Suth Chet, a union organiser at the Cambodian Unions Movement of Workers, said the government was too slow in giving out the promised payment. “Workers from Yu Fa factory were looking forward to get their severance compensated, but they still have not received it yet,” he said. “It’s close to Khmer New Year now and workers do not have money to cover it.”

Ath Thorn, president of union C.CAWDU, complained that his union had submitted a letter to the Labour Ministry asking for an official list of the nine factories, but hadn’t heard back.

Labour Ministry spokesperson Heng Sour did not respond to requests for comments.

Additional reporting by Leonie Kijewski

MOST VIEWED

  • School reopening to be postponed until November

    Minister of Education Hang Chuon Naron on Tuesday wrote to Prime Minister Hun Sen requesting a delay of school reopening across the Kingdom until November, when the new academic year begins. In his letter, Chuon Naron said the postponement is warranted to avoid the new

  • Foreigners in Kingdom must now register in FPCS system

    The Ministry of Interior’s General Department of Immigration (GDI) announced that it would not grant visa extensions to foreigners staying in Cambodia if their names are not listed on the Foreigners Present in Cambodia System (FPCS) by July 1. Foreign nationals can register in the

  • Covid-19 at ‘alarming rate’, health ministry says

    The Covid-19 risk level for individual transmission is at an “alarming rate” in the Kingdom and its probability is “not low”, warned Health Ministry spokesperson Or Vandine. “Cambodia’s coronavirus scenario is classified as being at an early stage of the pandemic because of ongoing

  • Mandatory quarantine for 30,000 workers begins

    Some of the roughly 30,000 workers from factories and enterprises across the Kingdom who went on leave during Khmer New Year began their government-imposed 14-day quarantine on Monday. Speaking at a press conference while visiting workers at the Phnom Penh Special Economic Zone on Monday, Ministry

  • Unemployed to get $40 per month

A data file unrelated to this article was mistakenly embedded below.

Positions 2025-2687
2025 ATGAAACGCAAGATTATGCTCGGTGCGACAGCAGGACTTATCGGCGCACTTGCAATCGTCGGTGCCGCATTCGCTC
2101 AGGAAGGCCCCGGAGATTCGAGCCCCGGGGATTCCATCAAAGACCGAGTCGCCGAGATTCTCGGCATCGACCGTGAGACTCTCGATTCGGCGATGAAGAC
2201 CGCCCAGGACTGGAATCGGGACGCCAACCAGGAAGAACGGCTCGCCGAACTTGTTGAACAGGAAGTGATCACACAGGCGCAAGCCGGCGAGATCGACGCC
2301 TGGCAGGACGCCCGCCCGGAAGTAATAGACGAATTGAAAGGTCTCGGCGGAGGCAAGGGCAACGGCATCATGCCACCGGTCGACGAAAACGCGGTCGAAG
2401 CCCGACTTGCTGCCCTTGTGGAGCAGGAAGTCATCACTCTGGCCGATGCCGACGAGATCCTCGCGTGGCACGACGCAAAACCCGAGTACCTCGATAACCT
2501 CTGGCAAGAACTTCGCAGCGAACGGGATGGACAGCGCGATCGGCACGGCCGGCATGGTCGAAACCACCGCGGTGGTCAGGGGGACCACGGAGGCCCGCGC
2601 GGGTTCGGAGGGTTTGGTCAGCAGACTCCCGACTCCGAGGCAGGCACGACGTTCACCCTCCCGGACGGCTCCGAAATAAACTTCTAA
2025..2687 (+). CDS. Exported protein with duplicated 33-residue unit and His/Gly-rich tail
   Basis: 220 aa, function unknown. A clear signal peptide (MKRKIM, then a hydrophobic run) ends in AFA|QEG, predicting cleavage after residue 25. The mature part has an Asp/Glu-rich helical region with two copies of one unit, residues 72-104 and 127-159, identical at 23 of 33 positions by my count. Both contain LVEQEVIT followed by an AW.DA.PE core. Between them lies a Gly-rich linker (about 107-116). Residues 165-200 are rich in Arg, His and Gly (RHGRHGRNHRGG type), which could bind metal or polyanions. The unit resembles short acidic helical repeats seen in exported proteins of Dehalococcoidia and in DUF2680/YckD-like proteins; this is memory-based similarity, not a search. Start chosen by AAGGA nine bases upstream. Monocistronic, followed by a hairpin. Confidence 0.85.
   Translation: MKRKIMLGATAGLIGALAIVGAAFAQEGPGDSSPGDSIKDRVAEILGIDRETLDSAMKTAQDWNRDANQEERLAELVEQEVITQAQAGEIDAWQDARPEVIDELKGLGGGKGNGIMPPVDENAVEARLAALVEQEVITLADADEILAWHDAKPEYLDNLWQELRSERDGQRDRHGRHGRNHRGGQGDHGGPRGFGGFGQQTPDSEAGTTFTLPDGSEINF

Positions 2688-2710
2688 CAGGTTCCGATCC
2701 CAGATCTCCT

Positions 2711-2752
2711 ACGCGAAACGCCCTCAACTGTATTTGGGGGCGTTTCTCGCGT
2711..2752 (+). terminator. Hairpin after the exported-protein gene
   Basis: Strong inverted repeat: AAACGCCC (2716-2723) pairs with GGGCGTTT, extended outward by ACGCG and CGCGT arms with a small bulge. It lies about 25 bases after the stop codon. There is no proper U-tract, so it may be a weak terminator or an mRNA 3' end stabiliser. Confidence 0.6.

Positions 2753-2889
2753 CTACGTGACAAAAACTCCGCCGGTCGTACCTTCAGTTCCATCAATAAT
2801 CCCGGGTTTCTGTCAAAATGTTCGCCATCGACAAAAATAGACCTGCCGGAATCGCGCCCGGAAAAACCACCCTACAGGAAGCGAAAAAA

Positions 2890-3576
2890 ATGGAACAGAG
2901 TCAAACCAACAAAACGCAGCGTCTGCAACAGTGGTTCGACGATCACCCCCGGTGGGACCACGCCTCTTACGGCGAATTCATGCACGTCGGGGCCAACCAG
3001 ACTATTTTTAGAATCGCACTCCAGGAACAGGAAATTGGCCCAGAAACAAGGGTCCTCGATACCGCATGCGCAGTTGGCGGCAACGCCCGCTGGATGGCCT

The Ministry of Labour and Vocational Training has instructed enterprises, business owners and travel agencies in five provinces to prepare the proper forms for the suspension of employment contracts. This, it said, will make it easier for the ministry to transfer $40 a month to workers

  • Gov’t travel ban flouted

    While the majority of Cambodians have paid heed to Prime Minister Hun Sen’s order to stay put and not travel during the Khmer New Year – the holidays of which were also postponed – several hundred have left Phnom Penh nonetheless. They have allegedly breached provincial

  • G20 energy ministers struggle to finalise oil output cuts

    Top oil producers struggled to finalise production cuts during a virtual summit held by Group of 20 (G20) energy ministers on Friday, despite US President Donald Trump’s mediation efforts to end a standoff with Mexico. The final G20 communique appeared to gloss over simmering divisions

  • Kingdom revises travel restriction order

    The government on Friday eased the district and provincial border restrictions issued on Thursday. People are now allowed to cross districts within their provinces. Phnom Penh and Kandal province are to be treated as a single region where people are allowed to travel freely. In

  • Private schools struggling

    The Cambodian Higher Education Association has claimed that 113 private educational establishments are facing bankruptcy because of their inability to pay rent and staff salaries in light of nationwide school closures caused by the Covid-19 outbreak. It said the financial trouble started when the Ministry of

  • Khmer New Year holidays postponed

    In an effort to halt Covid-19 infections in the Kingdom, Prime Minister Hun Sen has postponed the Khmer New Year holidays scheduled from April 13 to 16. While the people will not have their usual break, nor will there be any public celebrations or gatherings at pagodas,